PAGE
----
Why price stability?
The Central Bank's main objective is price stability, or in other words, a low and stable rate of inflation. Inflation can be described as a persistent rise in prices. Inflation refers to the average price of goods and services in the market, not the price of an individual good or type of service. A persistent rise in prices refers to a series of rises over a fairly long period, e.g. one year, rather than, for instance, a rise in a single month. Inflation represents a reduction in the value of money, i.e., a smaller volume of goods and services can be obtained for each unit of money.
Changes in prices are measured with indices. The most common measurement of price changes is the Consumer Price Index (CPI). Regular surveys are made of the consumption pattern of Icelandic households. A survey of prices is made each month and the results of the consumption survey provide weightings for individual types of goods and services in a total index. The percentage change in the index over a specified period, such as 12 months, is then used as a measurement of inflation. Negative effects of inflation
High inflation is considered undesirable. Inflation creates uncertainty, especially since the volatility of inflation tends to increase, the higher it is. Such uncertainty entails various costs. Businesses can make incorrect investment decisions. Consumers? awareness of relative price changes becomes blurred when prices are constantly changing, reducing the degree of restraint that competition imposes. It becomes more difficult to distinguish between relative price changes and changes in the general level of prices. A high and variable rate of inflation means that higher interest rates or price indexation need to be offered in order to compensate owners of savings or credit institutions for the decline in real value of their assets and the greater uncertainty on their real rate of return. In the absence of price indexation, higher inflation makes financial institutions more reluctant to provide long-term loans to businesses and households. A high and variable rate of inflation may therefore reduce investment. Thus there are valid grounds for arguing that a high and volatile rate of inflation can result in lower economic growth in the long run. Empirical research confirms these conclusions. Finally, inflation often leads to random, undesirable and unfair transfers of assets between sections of society and generations of the population, for example from owners of savings to debtors. Thus a high and variable rate of inflation can cause long lasting damage to the economy by increasing uncertainty and reducing the effectiveness of market mechanisms. Monetary policy and price stability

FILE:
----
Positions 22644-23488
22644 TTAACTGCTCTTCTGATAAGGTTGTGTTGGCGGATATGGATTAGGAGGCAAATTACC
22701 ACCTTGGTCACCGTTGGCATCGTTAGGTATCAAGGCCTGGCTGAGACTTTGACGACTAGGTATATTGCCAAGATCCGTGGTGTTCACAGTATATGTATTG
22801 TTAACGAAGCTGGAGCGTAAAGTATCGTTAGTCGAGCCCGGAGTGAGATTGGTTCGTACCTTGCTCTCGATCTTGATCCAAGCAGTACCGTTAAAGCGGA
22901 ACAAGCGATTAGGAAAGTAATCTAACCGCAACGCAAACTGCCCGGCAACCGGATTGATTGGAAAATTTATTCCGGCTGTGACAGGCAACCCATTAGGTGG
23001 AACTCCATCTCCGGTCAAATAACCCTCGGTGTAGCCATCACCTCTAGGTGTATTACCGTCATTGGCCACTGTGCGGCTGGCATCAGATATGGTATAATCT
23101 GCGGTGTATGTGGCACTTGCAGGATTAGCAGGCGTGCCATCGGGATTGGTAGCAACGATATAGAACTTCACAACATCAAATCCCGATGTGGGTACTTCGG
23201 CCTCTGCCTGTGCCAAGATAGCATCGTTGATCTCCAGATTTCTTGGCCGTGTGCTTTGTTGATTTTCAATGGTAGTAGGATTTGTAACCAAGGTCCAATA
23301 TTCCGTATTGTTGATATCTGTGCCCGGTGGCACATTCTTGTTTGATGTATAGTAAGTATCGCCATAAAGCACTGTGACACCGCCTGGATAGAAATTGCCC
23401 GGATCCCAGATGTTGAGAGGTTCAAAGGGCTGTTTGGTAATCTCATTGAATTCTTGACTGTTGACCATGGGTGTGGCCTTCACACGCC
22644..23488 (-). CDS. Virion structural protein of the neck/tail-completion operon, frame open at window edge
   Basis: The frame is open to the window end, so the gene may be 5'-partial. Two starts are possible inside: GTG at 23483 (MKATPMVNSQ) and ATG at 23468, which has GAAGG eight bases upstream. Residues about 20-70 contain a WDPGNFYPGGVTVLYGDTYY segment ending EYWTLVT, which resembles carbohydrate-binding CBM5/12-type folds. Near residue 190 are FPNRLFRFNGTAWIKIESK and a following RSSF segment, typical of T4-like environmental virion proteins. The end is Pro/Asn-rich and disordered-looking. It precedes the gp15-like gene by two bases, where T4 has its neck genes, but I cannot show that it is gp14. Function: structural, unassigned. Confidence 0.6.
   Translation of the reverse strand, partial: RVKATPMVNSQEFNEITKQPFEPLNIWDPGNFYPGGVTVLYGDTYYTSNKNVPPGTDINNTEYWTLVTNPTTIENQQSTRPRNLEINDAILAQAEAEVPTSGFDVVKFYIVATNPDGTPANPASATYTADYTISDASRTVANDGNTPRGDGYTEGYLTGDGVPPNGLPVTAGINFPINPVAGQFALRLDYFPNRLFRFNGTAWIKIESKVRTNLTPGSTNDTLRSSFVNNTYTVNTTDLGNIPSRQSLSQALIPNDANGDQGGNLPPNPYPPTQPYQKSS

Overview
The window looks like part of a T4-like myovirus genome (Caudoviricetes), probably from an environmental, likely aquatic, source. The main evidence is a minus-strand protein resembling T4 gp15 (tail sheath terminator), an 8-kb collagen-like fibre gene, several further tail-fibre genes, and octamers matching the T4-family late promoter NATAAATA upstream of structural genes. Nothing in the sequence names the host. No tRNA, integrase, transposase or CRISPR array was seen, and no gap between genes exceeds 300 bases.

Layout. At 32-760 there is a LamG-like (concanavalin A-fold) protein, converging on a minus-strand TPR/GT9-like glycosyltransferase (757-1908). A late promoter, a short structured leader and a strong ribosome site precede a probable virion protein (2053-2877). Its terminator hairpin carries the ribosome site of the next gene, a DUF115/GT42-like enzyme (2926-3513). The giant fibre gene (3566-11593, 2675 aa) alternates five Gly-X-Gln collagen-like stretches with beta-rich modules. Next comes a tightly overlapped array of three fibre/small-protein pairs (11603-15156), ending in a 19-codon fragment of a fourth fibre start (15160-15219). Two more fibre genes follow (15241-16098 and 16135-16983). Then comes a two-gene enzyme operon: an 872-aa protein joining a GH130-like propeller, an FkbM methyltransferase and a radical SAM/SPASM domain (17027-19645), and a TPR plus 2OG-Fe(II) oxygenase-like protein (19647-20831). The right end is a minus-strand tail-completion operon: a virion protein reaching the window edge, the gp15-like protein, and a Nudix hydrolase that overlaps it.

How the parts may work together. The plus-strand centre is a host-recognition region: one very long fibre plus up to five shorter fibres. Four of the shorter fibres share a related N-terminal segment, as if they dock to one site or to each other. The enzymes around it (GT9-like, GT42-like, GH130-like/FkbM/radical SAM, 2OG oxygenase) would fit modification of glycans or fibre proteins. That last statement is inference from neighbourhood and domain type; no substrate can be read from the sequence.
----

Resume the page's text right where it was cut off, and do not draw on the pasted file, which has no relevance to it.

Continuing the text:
On the other hand, the prevailing view among economists is that in the long run, provided that inflation is low and stable, monetary policy only affects nominal aggregates, such as inflation, nominal interest rates and the nominal exchange rate, but not their long-term growth levels in real terms. In the long run monetary policy therefore primarily determines their monetary value, i.e. general prices. Inflation indicates how the monetary value of these assets changes over time, i.e. how the purchasing power of money changes with respect to them. It is in this sense that inflation is said to be a monetary phenomenon.
A well-designed monetary policy can therefore enhance public welfare by ensuring stable prices. By ensuring price stability it can also reduce fluctuation in the real value of aggregates. Excessively accommodative and erratic monetary policy, on the other hand, will exacerbate uncertainty and harm the economy. The contribution that monetary policy can make towards a sound economy is therefore clearly to maintain stable prices.